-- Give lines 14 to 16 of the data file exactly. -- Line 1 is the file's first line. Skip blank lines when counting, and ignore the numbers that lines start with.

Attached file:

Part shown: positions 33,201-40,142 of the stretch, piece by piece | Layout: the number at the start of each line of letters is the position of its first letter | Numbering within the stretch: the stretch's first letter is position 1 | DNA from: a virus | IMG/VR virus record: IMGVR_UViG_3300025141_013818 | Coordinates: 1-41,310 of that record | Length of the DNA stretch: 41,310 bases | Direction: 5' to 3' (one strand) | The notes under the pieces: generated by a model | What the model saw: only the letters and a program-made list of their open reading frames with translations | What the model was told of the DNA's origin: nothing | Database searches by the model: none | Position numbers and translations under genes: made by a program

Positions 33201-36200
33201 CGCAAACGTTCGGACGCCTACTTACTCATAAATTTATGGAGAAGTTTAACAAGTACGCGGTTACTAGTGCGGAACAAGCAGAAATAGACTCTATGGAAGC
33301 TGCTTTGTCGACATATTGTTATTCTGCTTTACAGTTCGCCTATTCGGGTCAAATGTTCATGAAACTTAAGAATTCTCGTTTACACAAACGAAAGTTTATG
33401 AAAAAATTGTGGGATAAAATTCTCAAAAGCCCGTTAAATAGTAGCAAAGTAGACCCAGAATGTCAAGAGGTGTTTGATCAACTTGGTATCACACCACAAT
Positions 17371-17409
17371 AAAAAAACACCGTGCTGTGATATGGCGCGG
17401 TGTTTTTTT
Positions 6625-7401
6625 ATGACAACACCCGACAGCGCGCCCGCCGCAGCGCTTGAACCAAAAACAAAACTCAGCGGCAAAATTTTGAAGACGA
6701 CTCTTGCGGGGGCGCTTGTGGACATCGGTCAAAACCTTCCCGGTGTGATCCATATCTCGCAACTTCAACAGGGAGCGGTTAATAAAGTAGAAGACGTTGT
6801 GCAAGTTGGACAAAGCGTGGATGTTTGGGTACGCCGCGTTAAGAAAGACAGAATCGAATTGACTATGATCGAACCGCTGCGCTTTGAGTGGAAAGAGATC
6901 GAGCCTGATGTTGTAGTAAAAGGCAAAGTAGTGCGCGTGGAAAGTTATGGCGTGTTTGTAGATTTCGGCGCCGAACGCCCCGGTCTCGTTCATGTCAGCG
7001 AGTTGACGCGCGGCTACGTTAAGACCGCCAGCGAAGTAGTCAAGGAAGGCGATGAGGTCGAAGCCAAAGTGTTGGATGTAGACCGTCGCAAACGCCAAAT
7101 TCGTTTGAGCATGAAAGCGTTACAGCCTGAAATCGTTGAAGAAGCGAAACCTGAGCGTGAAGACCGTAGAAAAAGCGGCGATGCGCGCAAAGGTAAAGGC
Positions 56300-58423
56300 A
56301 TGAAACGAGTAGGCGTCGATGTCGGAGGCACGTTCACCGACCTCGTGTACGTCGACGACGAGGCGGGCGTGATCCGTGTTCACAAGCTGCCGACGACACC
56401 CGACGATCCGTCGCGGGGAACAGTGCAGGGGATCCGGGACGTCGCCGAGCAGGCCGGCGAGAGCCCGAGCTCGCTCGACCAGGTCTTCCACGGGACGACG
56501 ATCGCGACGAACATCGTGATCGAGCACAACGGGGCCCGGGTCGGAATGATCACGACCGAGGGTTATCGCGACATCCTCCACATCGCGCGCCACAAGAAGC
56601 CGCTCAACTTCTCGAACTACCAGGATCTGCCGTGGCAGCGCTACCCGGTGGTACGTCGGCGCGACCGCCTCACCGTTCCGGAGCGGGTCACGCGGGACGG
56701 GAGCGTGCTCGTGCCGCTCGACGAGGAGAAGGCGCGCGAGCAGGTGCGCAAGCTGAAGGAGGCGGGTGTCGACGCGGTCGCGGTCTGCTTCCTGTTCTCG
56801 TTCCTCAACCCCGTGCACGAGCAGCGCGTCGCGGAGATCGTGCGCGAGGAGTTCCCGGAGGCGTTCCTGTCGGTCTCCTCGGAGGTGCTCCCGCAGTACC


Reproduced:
7001 AGTTGACGCGCGGCTACGTTAAGACCGCCAGCGAAGTAGTCAAGGAAGGCGATGAGGTCGAAGCCAAAGTGTTGGATGTAGACCGTCGCAAACGCCAAAT
7101 TCGTTTGAGCATGAAAGCGTTACAGCCTGAAATCGTTGAAGAAGCGAAACCTGAGCGTGAAGACCGTAGAAAAAGCGGCGATGCGCGCAAAGGTAAAGGC
Positions 56300-58423